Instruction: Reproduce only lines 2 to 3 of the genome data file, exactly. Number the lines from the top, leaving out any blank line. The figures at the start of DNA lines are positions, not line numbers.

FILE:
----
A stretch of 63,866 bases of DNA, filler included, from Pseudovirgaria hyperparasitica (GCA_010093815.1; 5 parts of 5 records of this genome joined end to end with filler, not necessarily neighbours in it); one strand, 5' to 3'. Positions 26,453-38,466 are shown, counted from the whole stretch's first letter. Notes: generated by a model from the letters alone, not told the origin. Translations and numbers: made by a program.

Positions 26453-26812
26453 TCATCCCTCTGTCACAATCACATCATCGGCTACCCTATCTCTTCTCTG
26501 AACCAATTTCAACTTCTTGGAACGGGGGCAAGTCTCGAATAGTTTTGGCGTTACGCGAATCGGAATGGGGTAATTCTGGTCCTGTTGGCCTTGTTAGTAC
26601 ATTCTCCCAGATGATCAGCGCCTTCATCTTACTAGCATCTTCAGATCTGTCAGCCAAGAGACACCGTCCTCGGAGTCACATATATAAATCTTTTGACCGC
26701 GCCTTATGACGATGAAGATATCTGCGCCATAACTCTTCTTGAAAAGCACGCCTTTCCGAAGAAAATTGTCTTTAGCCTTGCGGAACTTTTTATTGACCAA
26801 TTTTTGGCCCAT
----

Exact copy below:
Positions 26453-26812
26453 TCATCCCTCTGTCACAATCACATCATCGGCTACCCTATCTCTTCTCTG